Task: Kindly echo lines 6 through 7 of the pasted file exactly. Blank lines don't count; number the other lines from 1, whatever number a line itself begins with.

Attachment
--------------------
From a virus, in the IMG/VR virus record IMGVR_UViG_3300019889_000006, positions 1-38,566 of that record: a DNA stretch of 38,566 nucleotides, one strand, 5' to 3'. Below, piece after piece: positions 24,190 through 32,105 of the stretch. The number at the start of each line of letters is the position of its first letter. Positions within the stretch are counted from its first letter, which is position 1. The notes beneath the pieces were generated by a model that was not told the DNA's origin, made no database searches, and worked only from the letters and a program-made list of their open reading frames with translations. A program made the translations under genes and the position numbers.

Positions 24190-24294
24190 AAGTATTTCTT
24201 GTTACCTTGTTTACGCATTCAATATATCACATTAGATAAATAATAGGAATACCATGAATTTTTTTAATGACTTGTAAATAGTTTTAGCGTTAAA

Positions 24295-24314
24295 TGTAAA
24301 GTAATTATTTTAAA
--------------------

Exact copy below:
24295 TGTAAA
24301 GTAATTATTTTAAA